Mr. Mom Needs A New Pair Of Shoes!
August 29, 2005 12:30 PM   Subscribe

How can a stay-at-home dad make a bit of cash on the side?

For a number of reasons, my staying at home to care for our new baby boy is looking like it is our best option for childcare, but it will make things very tight, money-wise. I'd like to find some way of generating a small amount of income ($300+ per week) while I'm at home. I'll only have a few free hours during the normal business week, so I'm interested in exploring things I can do evenings and weekends, from home. Do any MeFite stay-at-home-fathers have any tips or personal anecdotes they'd care to share?
posted by mds35 to Work & Money (24 answers total)
Small amount of money? That's what I make working full time, after the tax etc. is taken out.
posted by By The Grace of God at 1:27 PM on August 29, 2005

What can you teach me?
posted by Wild_Eep at 1:31 PM on August 29, 2005

Lots of good advice in this thread.
posted by GaelFC at 3:22 PM on August 29, 2005

poker. If you're willing to make ~ $50 investment for two books plus an investment of $500 for starting bankroll, online casinos offer enough in bonus money you can be a very average player and take in $1,000-$2,000 extra a month for 10-20 hours a week of play (More money is possible obviously but that's a baseline.) is a great place to research what's out there. Check out their bonus whoring 101 section.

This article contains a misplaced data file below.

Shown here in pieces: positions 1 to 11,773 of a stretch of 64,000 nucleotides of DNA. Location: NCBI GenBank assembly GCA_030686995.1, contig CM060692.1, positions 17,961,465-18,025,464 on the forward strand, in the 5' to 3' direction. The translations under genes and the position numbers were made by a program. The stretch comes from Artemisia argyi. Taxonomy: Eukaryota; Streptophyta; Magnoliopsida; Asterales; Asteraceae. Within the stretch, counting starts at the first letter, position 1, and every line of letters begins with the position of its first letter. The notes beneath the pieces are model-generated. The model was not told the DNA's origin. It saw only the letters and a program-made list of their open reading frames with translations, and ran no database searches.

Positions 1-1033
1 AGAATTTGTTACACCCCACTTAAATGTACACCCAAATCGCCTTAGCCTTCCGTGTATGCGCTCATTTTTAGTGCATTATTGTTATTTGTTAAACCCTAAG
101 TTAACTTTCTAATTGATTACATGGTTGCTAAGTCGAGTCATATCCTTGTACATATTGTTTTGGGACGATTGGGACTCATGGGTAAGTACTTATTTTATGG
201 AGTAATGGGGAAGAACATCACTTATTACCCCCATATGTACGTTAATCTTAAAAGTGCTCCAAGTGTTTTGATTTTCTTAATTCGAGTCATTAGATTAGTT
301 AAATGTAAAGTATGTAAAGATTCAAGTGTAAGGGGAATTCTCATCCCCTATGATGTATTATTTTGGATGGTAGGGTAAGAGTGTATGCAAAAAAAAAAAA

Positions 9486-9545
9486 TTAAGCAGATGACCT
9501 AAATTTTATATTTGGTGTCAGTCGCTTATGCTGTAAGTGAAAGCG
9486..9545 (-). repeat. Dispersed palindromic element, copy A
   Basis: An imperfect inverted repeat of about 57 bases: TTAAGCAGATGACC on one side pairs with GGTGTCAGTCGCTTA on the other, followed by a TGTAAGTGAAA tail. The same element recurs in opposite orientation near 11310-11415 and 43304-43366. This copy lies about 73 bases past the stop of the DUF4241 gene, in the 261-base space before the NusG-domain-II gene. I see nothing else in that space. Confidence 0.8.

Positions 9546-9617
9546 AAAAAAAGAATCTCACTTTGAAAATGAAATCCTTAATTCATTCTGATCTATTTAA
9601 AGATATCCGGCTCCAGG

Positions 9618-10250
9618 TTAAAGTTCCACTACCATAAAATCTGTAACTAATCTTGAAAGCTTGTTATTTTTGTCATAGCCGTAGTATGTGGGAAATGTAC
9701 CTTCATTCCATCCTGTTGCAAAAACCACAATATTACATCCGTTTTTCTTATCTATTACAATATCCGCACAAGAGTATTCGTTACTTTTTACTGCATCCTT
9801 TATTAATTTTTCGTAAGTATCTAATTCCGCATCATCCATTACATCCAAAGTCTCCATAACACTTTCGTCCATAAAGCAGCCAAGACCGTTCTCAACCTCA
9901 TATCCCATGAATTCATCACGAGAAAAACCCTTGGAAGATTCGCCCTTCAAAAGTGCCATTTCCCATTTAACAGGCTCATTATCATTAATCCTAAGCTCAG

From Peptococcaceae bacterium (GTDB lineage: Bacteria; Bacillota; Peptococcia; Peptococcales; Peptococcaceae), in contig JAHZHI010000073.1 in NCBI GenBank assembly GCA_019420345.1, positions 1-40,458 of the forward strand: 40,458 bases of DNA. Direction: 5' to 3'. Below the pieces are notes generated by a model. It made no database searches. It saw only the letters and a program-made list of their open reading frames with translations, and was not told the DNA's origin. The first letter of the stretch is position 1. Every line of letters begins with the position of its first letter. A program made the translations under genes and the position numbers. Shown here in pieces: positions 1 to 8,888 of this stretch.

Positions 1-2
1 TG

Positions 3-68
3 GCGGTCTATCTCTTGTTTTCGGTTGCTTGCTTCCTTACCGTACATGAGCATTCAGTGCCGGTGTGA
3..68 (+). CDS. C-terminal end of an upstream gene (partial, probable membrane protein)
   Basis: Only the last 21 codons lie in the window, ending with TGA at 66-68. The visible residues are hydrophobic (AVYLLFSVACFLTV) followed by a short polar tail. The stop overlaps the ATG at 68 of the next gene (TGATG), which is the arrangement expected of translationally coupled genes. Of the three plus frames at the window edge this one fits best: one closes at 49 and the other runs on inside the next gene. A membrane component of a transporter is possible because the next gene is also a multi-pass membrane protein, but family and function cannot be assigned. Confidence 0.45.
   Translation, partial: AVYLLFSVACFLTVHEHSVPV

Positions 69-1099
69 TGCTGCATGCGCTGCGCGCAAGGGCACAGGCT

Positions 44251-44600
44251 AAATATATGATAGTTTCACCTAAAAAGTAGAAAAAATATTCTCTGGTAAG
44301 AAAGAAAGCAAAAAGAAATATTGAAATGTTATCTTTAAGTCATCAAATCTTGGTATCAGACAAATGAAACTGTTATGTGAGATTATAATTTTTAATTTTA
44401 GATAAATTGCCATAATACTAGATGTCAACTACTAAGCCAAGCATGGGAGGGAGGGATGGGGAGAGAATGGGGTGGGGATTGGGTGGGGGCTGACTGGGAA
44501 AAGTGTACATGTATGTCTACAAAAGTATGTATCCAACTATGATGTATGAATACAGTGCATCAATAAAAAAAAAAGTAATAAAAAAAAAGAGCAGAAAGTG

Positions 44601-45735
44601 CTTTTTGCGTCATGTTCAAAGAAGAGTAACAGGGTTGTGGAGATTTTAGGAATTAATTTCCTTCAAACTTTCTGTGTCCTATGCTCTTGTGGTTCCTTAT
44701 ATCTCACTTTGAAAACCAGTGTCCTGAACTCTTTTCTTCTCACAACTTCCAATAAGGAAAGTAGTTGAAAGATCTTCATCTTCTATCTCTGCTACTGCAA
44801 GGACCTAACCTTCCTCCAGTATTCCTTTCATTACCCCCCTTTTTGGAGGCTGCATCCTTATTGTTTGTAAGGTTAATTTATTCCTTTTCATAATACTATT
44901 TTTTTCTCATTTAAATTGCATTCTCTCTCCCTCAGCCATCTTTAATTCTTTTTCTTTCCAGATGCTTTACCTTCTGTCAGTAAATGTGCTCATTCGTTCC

The only real disadvantage to this is you can obviously lose money as easily as making it. However, with the level of bonuses casinos are giving away, you can earn with a very low level of risk. I do not recommend this route if you have a temper or are very emotional. It takes a level head to win at poker, even at the low levels. But it's been good side income for me, despite my poor emotional control.

e-mail is in profile if you want more info. No, I'm not affiliated with bonuswhores in any way.
posted by Happydaz at 3:26 PM on August 29, 2005

Do you know anyone at a local college or university who may need data entry assistance? The work is boring as hell but is flexible and tends to pay reasonably (but by no means well).
posted by lumiere at 3:37 PM on August 29, 2005